As part of the Fun Palaces weekend back in October, Arqiva, the company that operates Upper Norwood's twin transmitter towers, invited members of the public in to tour their site on the edge of Crystal Palace Park. Places were limited, so I was fortunate to get on one of the tours lead by Arqiva employee, Ray Bravo. Constructed in the 50s, the transmitter, at 219 metres was the tallest structure in London until the building of 1 Canada Square at Canary Wharf in the 80s. By virtue of its position on one of South London's highest ridges, however, it's apex retains the title of highest point in the city. In the early days of television, John Logie Baird had constructed a transmitter and tv studio in the palace itself, only to be destroyed in the fire of 1936.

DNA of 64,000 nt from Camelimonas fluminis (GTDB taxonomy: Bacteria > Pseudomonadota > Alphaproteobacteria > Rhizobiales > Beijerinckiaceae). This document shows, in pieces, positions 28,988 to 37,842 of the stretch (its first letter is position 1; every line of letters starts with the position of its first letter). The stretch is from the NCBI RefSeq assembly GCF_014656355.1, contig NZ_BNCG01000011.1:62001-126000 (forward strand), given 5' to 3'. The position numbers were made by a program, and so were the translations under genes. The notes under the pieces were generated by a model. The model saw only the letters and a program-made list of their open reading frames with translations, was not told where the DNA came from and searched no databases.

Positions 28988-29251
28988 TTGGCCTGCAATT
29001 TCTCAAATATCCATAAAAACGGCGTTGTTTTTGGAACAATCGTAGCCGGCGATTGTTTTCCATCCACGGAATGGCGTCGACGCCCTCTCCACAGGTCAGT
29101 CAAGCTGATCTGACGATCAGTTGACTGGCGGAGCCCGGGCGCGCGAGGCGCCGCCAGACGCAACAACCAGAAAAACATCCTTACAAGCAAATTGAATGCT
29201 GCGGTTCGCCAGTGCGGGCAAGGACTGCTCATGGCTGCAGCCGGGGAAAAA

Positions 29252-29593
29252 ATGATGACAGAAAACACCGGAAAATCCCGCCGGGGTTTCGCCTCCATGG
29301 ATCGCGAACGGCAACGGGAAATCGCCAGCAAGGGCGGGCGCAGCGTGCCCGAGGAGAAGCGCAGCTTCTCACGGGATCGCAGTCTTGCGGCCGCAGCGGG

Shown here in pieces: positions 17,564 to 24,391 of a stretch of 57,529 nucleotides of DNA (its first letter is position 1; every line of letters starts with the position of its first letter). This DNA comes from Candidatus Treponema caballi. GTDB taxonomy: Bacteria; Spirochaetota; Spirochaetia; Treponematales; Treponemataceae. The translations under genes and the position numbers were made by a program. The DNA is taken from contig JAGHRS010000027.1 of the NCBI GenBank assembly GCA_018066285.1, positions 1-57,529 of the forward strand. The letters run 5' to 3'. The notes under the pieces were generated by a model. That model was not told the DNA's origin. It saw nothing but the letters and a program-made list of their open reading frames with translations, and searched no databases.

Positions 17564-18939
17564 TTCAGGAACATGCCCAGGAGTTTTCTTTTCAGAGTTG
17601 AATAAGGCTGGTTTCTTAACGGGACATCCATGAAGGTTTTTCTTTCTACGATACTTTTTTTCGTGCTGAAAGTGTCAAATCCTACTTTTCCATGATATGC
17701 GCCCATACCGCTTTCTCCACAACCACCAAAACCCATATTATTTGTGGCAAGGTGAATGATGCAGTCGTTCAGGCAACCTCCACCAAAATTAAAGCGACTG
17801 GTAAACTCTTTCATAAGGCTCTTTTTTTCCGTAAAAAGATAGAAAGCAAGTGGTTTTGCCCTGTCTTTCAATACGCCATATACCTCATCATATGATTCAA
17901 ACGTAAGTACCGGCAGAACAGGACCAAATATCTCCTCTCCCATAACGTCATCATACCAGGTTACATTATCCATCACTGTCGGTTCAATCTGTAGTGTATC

Our guide imparted his wealth of knowledge of both analogue and digital transmission, as he took us on a journey through what looked like the bowels of a ship, though please don't ask me to share what I learnt, there were an awful lot of buttons. And my concentration span has always been pathetically short.
|Ray Bravo in full flow|
|Sinead Taylor and Matt Bannister pretending to understand it all!|
Finally, we were lead upstairs, out of the confines of the windowless world of the control rooms, emerging beneath the tower itself.